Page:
Employers usually ask for a job reference page (a list of people who can vouch for your skills and qualifications) before they make a hiring choice. That means you need to have a reference page ready so when someone asks for one, you can respond quickly.
While you likely will not know the exact questions a hiring manager plans to ask your references, you can still prepare them for the call. The first thing you should do is tell your references that they are one. While that may seem obvious, it is not always done and the last thing you want to do is have your references be blindsided by the hiring manager's call. Even if you have used certain references in the past, do not just assume they will be available or willing to serve as one again. The best approach? Ask your contacts first before giving their information to the employer.
References are often the last step in the screening process before an employer extends an offer. While every company has a different policy on references, most still ask for them. What a reference says or does not say, can sometimes make the difference between getting an offer or not.
Many employers have instituted formal programs to encourage employees to refer candidates for jobs. It is a way to help ensure they are recruiting top talent for available positions. The assumption is that current employees are uniquely qualified to identify the best candidates since they know the organization's mission and company culture.
A job referral can be the best way to get your resume a close look from the hiring manager. When you are referred for a position and you mention it in your cover letter, you have got a built in recommendation for the job in the first paragraph of your cover letter.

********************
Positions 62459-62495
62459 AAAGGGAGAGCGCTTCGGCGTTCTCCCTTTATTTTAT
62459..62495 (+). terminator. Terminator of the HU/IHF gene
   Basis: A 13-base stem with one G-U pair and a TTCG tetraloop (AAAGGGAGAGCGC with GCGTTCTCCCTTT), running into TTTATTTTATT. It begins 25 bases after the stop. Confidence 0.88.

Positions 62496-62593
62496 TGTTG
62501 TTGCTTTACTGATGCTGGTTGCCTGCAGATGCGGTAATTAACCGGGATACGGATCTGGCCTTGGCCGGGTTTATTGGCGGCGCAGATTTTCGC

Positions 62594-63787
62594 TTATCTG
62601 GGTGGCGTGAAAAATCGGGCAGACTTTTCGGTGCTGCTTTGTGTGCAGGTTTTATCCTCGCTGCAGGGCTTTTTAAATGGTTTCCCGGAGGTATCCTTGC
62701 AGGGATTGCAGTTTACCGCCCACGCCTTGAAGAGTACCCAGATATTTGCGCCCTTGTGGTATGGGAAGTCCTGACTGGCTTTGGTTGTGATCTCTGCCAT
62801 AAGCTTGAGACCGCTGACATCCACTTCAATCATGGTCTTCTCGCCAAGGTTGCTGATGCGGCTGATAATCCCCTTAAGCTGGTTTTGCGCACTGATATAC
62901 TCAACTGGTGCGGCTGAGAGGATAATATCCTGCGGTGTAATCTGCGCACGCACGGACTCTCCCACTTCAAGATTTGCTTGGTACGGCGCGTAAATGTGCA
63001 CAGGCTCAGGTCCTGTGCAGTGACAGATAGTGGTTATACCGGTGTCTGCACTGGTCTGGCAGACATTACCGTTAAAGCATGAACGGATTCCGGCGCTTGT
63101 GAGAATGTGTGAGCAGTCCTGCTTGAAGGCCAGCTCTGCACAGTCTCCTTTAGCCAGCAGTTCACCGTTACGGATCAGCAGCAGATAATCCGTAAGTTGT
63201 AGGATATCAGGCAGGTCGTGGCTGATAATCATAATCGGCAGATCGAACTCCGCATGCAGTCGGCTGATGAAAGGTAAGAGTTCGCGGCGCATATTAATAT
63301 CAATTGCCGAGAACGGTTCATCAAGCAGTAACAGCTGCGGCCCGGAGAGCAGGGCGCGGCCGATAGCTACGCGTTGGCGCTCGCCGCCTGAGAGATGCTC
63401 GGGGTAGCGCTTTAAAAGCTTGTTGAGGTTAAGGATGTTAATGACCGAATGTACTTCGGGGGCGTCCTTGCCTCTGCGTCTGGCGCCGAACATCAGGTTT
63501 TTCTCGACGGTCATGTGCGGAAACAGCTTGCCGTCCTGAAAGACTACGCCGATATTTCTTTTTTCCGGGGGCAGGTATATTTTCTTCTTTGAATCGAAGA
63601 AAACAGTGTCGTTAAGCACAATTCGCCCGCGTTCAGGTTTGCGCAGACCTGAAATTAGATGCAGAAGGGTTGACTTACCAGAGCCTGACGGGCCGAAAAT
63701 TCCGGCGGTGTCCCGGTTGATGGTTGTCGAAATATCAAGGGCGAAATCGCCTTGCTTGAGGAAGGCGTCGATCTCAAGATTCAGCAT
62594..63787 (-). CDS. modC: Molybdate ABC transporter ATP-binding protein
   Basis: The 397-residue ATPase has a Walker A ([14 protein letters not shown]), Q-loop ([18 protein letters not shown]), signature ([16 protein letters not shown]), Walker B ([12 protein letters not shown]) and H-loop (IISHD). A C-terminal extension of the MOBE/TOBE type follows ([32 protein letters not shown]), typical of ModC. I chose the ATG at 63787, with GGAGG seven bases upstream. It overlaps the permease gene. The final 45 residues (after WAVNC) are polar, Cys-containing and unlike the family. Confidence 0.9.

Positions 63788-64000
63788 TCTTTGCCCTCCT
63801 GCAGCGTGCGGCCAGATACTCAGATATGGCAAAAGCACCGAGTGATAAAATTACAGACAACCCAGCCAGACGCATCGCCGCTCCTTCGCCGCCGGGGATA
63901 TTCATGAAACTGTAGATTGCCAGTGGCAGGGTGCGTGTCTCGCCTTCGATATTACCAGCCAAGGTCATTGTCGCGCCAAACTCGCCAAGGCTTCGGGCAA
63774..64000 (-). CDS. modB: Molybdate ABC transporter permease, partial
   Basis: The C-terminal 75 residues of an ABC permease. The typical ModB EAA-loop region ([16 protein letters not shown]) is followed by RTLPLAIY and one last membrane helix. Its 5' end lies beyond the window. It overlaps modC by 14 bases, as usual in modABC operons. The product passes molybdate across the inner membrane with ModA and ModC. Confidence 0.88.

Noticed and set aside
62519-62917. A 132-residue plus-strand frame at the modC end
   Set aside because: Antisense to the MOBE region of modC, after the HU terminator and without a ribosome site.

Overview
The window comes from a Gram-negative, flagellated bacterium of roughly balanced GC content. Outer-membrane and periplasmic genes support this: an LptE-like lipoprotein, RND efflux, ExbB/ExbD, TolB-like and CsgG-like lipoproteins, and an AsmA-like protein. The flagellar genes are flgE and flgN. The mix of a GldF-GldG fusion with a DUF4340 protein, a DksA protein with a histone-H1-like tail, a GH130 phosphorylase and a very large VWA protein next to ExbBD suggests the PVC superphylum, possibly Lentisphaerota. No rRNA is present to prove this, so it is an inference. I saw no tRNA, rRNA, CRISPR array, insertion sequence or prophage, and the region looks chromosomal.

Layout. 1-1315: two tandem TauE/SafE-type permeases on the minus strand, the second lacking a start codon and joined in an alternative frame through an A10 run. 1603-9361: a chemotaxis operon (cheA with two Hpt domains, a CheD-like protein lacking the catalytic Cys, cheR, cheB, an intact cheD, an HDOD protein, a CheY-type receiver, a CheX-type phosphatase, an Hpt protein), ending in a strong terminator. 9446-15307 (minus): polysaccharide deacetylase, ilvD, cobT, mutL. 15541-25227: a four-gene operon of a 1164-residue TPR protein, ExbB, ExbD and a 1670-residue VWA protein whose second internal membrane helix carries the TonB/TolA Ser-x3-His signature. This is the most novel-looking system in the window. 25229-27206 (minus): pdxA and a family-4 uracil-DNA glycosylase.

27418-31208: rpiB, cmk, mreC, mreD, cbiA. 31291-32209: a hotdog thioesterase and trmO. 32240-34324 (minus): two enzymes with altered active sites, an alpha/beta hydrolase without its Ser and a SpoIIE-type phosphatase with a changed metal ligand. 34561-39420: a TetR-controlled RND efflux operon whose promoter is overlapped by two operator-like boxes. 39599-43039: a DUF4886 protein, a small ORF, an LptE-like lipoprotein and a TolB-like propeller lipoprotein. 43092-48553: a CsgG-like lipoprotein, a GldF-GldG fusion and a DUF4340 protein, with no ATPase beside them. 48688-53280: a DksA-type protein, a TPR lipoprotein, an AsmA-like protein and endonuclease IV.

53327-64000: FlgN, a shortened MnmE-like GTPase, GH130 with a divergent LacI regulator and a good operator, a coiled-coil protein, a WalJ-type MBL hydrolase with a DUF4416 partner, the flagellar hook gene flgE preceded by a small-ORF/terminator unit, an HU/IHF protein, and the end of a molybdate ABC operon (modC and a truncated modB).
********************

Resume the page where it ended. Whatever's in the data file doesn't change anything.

When you provide a list of professional references to an employer, you should include your name at the top of the page. Then list your references, including name, job title, company and contact information, with a space in between each reference. Include at least three professional references, who can attest to your ability to perform the job you are applying for, on your list.
Most employers take a close look at candidates who are referred to them. A referral for a job from a company employee or another connection at the company can help ensure your resume gets a close look.
A prospective employer should ask your permission before contacting your references. This is especially important if you are employed, you do not want to surprise your current employer with a phone call checking your references. It is perfectly acceptable to say that you are not comfortable with your current employer being contacted at the present time. However, do have a list of alternative references available.
Maintaining your reference network with periodic phone calls or notes to get and give updates is important. LinkedIn is an ideal way to keep your network up-to-date online. Have an active network in place because you never know when you might need it.
Let your references know where your job search stands. Tell them who might be calling for a reference. When you get a new job, do not forget to send a thank you note to those who provided you with a reference.